·
Registered
Joined
·
943 Posts
Think you may have misunderstood. The MID usually shows a few mpg better than calculated.

However, the oedometer under reads slightly, so you will actually be getting slightly better than your calculation.

Edit: when I had a 1.2 Jazz courtesy car, I was only getting a few mpg less than I do in the Insight.

Sent from AutoGuide.com Free App
 

·
Registered
Joined
·
15 Posts
Hi,

Have had my 2009 insight for a couple of months now and the trip is showing an average of 43.6 mpg. I mainly do local driving usually no more than 10 miles or so at a time. Not really what you would call city driving but not motorway driving either. More what I would call suburban driving (local roads/ring-roads etc.) I have been driving with the Eco Mode on and been trying to keep the speedometer in 'green' as much as possible. I was hoping that this type of driving would be where a hybrid would excel so a little disappointed so far with the average MPG (not expecting the manufactures figures but thought maybe in the 50's. Hopefully, as I become more accustomed to the car, the MPG will improve.

Regards

Andy.
 

·
Registered
Joined
·
1,097 Posts
Short trips with a cold engine kill mpg on any car, the I2 fares no different.
You can check for problems like hot brakes (dragging), wheel alignment, low or medium tire pressure, unblocked grills, absent HIDs and LEDs, running away a bit here ;)

Reset your trip counter on every cold start. Keep a fuel log. Visit ecomodder.com. Once you do all this you will be unable to keep your fuel economy as low as current, even if you try.

Cheers, Bart.
 

·
Registered
Joined
·
943 Posts
Hi,

Have had my 2009 insight for a couple of months now and the trip is showing an average of 43.6 mpg. I mainly do local driving usually no more than 10 miles or so at a time. Not really what you would call city driving but not motorway driving either. More what I would call suburban driving (local roads/ring-roads etc.) I have been driving with the Eco Mode on and been trying to keep the speedometer in 'green' as much as possible. I was hoping that this type of driving would be where a hybrid would excel so a little disappointed so far with the average MPG (not expecting the manufactures figures but thought maybe in the 50's. Hopefully, as I become more accustomed to the car, the MPG will improve.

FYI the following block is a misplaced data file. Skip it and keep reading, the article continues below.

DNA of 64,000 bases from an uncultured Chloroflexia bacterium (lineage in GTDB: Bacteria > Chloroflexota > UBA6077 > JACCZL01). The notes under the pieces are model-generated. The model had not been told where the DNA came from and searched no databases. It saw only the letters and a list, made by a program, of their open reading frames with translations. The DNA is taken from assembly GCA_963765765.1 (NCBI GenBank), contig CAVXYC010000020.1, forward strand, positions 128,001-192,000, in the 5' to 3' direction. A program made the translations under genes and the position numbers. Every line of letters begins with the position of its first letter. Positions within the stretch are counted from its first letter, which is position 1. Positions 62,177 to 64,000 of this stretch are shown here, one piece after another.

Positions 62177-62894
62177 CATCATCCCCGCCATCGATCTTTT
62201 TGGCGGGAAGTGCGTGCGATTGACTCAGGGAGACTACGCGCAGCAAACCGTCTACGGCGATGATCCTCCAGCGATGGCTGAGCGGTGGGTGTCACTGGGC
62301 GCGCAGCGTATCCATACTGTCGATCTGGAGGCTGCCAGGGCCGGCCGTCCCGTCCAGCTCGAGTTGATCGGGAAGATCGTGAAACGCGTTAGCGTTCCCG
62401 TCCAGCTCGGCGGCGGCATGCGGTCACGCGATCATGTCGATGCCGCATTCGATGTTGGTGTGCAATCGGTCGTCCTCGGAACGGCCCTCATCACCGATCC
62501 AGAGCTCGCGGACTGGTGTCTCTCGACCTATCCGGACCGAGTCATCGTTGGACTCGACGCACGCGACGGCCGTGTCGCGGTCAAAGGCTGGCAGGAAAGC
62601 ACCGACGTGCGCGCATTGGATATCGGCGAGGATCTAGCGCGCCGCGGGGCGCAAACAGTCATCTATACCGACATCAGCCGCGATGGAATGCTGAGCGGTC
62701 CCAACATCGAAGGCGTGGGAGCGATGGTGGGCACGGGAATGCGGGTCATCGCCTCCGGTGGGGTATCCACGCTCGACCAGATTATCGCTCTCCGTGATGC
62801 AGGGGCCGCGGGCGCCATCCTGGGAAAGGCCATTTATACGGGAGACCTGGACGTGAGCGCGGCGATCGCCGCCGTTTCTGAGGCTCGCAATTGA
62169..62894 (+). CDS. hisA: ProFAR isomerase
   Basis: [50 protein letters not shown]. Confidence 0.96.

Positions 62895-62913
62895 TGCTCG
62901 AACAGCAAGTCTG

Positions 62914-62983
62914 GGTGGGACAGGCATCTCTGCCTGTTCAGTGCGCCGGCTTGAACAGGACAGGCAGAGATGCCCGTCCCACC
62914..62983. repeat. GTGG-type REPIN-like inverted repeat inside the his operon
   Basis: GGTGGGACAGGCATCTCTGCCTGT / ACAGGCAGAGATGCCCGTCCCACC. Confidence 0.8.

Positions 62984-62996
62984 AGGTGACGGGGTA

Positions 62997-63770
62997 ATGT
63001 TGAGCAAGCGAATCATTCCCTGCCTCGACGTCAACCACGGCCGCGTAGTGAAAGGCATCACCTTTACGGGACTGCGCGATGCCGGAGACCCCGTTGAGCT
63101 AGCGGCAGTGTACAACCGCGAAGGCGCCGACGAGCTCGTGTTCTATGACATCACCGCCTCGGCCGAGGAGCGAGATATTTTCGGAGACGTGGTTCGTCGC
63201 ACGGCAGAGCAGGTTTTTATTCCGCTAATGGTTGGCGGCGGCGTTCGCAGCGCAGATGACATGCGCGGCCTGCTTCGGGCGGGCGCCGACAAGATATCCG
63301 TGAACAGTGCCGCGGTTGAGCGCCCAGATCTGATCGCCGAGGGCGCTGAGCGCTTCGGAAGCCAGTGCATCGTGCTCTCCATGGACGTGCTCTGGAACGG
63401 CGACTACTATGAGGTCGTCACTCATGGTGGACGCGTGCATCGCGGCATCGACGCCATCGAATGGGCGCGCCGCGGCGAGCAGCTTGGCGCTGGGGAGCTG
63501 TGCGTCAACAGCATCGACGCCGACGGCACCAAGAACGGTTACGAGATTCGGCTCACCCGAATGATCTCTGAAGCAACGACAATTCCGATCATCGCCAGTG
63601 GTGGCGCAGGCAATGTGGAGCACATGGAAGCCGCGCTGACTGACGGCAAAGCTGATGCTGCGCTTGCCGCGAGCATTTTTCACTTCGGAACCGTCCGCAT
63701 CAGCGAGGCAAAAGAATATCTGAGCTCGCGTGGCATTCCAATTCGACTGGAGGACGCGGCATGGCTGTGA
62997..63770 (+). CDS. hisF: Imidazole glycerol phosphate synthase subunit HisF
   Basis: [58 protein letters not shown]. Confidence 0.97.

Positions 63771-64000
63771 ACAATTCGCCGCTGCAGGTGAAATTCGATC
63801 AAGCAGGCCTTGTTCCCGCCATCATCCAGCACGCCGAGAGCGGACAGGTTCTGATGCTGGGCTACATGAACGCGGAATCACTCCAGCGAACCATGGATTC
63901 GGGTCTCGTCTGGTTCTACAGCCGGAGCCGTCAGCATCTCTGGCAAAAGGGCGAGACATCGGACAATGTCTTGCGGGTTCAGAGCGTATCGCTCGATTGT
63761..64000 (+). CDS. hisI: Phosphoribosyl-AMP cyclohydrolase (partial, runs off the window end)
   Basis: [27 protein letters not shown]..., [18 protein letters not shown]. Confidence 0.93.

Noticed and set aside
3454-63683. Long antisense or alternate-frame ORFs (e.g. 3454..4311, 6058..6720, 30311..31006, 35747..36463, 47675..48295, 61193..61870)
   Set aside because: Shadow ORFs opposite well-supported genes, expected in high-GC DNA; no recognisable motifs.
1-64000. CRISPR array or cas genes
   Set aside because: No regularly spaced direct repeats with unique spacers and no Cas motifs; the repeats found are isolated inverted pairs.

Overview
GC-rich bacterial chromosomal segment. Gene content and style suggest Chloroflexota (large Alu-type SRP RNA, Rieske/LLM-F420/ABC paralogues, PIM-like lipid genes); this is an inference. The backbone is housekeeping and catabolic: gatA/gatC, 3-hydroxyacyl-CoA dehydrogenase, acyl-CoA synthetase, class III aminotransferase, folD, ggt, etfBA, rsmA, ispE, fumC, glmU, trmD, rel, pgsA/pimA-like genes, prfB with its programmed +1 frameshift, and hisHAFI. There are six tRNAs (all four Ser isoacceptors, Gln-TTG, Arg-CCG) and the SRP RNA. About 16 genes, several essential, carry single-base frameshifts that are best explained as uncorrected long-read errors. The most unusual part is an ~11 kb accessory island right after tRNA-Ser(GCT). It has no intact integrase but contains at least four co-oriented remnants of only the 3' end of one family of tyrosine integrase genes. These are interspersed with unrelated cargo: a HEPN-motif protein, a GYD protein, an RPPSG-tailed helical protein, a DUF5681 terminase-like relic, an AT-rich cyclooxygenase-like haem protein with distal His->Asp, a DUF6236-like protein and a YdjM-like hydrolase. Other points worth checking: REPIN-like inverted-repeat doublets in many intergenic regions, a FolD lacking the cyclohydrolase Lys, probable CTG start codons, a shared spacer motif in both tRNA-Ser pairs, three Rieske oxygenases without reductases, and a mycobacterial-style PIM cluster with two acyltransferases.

Regards

Andy.
Sounds very much like my usage. If there are hills where you are, keeping the speedo in the green uphill from starting won't help. Better to get up to speed promptly (keeping rpm down reasonably) and then look to stay green. Counter-intuitively, minimising electrical assist when accelerating will help thpugg. It means the car is far more likely to avoid going into regen, and if charge is high, it may cruise on the battery only.

I ditched eco mode and it didn't hurt fuel economy at all, plus makes the car far more responsive and enjoyable to drive. Under 40mph just turn off air-con and open the windows a crack. Over that shut the windows and use air-con.

You may have heard the term 'drive without brakes' or dwb. I found that the biggest help. Try to minimise your use of the brakes' through anticipation.

As for my own fuel economy, I typically get low 50s mpg in summer and mid 40s in winter.


Sent from AutoGuide.com Free App
 

·
Registered
Joined
·
4 Posts
mpg uk

I get 60 from mine when driving carefully on motorways, 50 round town (although this has dropped in colder weather recently) and about 56 on cruise)

When I bought mine, the salesman said to expect 50mpg on average in real world, I do a 50/50 mix of mway and town and get 49.5mpg. Quite happy with that.
 
1 - 19 of 19 Posts
About this Discussion
18 Replies
7 Participants
ES_2010
Honda Insight Forum
We’re the ultimate Honda Insight forum to talk about Honda’s hybrid car and its fuel economy and specs!
Full Forum Listing
Top